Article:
I understand that there is a new assessment of the cost of the project amounting to £970 million, based on the following three factors—a higher construction cost escalation averaging 8·5 per cent. per annum, compared with the former figure of 7 per cent.; a higher interest rate during the construction and the remuneration period averaging 10 per cent. per annum, compared with the previous figure of 9 per cent.; and a delay of three months in the completion of the construction. Any delay is very expensive in terms of cost. On that basis the total estimate is £970 million. Therefore, I hope that before a final costing is reached, the Government will make it clear that they understand and agree with the levels of inflation put into the actual projections. This does not mean that they are committed to this level of inflation; indeed we hope that it will come down.
When all those assumptions have been made and the sets of figures calculated, the Government will have at last to come to a final, positive decision. I believe that will have to be well before Easter next year. I hope that there will be no question of putting off the decision by the classic method of having further inquiries. In the end that process turns out to be a way of saying "No" by a slow strangulation process. I believe that between January and Easter next year we shall have to take the decision and that the facts from the new assessment will have to be available by that time.
It is possible that the Bill may be obtained this side of a General Election. It is also possible that it will be a question of "third time lucky" for the introduction of this Bill. If that is the case, then I should like the Minister to know that I shall not adopt his tactics in any way. I shall be as happy to support the Bill in opposition as we were to support it when we were in government—and the same will apply when our places are reversed.
The last time I spoke on this Bill I was standing where the right hon. Member for Finchley (Mrs. Thatcher) was standing just now when making her contribution to the House. I do not intend to make precisely the same speech as she made, but I hope the House will forgive me if I make roughly the same speech as I made on that previous occasion.
In the last Parliament I was among those who were extremely sceptical about this Bill. I still remain extremely sceptical about the whole project. I say that, not just because I happen to be a member of the Transport and General Workers' Union which is opposed to Britain going ahead with this project, but because I believe that the Bill, even in its present form, leaves a variety of important questions unanswered. Some of the most important questions which have not yet been answered were neatly subsumed in a recent article by Bernard Levin in The Times. He thought it incredible that after all the arguments on cost advanced in 1962 and 1963 about the Concorde project, we should now, more than 10 years later, be using almost all the same arguments about the Channel Tunnel.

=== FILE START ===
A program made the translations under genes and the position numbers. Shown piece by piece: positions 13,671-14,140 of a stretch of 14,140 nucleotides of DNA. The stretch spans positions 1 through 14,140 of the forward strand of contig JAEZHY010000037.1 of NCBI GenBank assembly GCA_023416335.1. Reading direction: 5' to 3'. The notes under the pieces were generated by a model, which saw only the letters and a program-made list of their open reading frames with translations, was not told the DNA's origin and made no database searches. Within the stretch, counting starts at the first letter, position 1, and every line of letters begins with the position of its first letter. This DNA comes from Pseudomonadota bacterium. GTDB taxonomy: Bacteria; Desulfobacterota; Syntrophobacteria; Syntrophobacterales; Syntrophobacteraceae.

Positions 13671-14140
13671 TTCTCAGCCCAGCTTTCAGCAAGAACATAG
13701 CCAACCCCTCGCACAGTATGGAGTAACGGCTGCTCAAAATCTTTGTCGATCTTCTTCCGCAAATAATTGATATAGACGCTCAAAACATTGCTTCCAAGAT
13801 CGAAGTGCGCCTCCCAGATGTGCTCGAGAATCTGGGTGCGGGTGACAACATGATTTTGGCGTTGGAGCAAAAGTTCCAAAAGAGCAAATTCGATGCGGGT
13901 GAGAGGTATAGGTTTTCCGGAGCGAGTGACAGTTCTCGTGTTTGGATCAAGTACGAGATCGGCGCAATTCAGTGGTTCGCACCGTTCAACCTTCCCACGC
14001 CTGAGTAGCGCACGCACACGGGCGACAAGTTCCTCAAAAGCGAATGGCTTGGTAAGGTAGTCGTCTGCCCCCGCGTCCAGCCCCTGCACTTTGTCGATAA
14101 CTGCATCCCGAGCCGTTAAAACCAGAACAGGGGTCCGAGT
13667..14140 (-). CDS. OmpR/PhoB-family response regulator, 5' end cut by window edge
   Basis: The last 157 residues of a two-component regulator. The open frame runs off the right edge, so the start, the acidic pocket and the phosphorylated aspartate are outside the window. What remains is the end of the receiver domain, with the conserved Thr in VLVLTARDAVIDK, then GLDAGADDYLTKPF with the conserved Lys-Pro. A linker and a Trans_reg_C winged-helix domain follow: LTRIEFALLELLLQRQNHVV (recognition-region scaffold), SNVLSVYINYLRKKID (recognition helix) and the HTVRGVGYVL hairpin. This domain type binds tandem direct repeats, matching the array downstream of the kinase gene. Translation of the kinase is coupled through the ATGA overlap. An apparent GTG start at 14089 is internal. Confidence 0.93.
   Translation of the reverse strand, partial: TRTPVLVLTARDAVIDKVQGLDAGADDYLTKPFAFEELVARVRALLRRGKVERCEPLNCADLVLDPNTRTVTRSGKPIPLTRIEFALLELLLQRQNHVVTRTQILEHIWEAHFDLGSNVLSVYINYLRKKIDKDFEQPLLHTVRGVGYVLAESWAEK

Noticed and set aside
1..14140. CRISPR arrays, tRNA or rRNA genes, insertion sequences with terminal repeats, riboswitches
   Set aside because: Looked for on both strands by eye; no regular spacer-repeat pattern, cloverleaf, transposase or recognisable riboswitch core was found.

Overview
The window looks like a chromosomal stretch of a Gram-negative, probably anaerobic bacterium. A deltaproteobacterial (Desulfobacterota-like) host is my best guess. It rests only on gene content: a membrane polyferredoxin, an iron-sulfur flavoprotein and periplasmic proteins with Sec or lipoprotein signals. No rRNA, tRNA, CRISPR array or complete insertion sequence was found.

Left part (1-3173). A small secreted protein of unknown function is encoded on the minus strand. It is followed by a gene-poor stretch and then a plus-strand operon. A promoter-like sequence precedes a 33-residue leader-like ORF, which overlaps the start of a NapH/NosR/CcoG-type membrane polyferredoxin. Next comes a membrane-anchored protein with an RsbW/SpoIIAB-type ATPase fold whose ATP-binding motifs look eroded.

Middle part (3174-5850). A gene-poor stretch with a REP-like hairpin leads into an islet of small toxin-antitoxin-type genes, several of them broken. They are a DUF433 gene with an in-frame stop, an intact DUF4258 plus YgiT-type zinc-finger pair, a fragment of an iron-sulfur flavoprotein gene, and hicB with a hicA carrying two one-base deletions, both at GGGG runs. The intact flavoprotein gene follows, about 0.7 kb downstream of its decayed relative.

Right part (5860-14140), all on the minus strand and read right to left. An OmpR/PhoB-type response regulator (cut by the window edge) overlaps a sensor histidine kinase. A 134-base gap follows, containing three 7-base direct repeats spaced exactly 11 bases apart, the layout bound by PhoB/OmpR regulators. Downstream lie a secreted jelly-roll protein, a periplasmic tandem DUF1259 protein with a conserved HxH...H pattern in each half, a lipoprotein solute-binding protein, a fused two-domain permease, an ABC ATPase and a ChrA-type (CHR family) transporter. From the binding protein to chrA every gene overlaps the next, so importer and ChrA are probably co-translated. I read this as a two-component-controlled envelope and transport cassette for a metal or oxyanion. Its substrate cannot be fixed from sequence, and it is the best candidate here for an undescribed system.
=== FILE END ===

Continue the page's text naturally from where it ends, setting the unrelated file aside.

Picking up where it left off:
The interesting argument that is now being advanced against Concorde is that the Channel Tunnel is in some way supposed to be known technology, but I am sure the Minister realises that even if we go ahead with phase 2 that will reveal about 8 per cent. of the geology of the tunnel. It will not reveal any more than that. I would not have thought that a revelation of less than 8 per cent. of the geological difficulties of the tunnel would be enough to enable one to say that the technology is known.
I hope that my right hon. Friend will take into account the fact that similar arguments were advanced before the boring of the Mont Blanc tunnel. The Mont Blanc project turned out to involve a cost escalation amounting to 250 per cent. In other words, I think that the Channel Tunnel project, despite all the advocacy by its friends who say that it involves known technology, involves some very dubious technology, since we shall be embarking on a tunnel of 32 miles in length, a tunnel of a size that has not before been attempted.
I am sorry to interrupt my hon. Friend after he has spoken for only one and a half minutes, although he has managed to be controversial even in that short time. At least he and I are consistent in our views. Will my hon. Friend accept that he has changed the wording? The technology of a tunnel is not to be compared with the technology of Concorde. What he is complaining about is not unknown technology, but unknown geology.
I hope that we shall be using some technology to overcome that geology. Therefore, I think that technology is involved. We were in precisely the same difficulties when I last addressed the House on this topic.
My right hon. Friend the Minister for Transport has not yet said what his railway policy is to be. We do not know the results of his consideration of British Rail's investment submission, nor do we know whether the Railways Board is to get the money for which it has asked. Furthermore, we do not know what my right hon. Friend or one of his other ministerial colleagues will do about the report of the Monopolies Commission on ferry prices.
We have heard a few hints in the Sunday Times that the ferries could afford to reduce their prices and that that monopoly is against the public interest, but we do not know the precise extent of that reduction, nor do we know when the Minister will carry it out. It is important to bear in mind, as the Channel Tunnel Opposition Association has shown, that in the present level of ferry prices in terms of the Channel there has been a 74 per cent. excess capacity factor over the year as a whole. If a transport system has been in operation with that sort of excess capacity figure over a year, that is an argument, not for building a tunnel, but for changing the pricing policy of the ferries.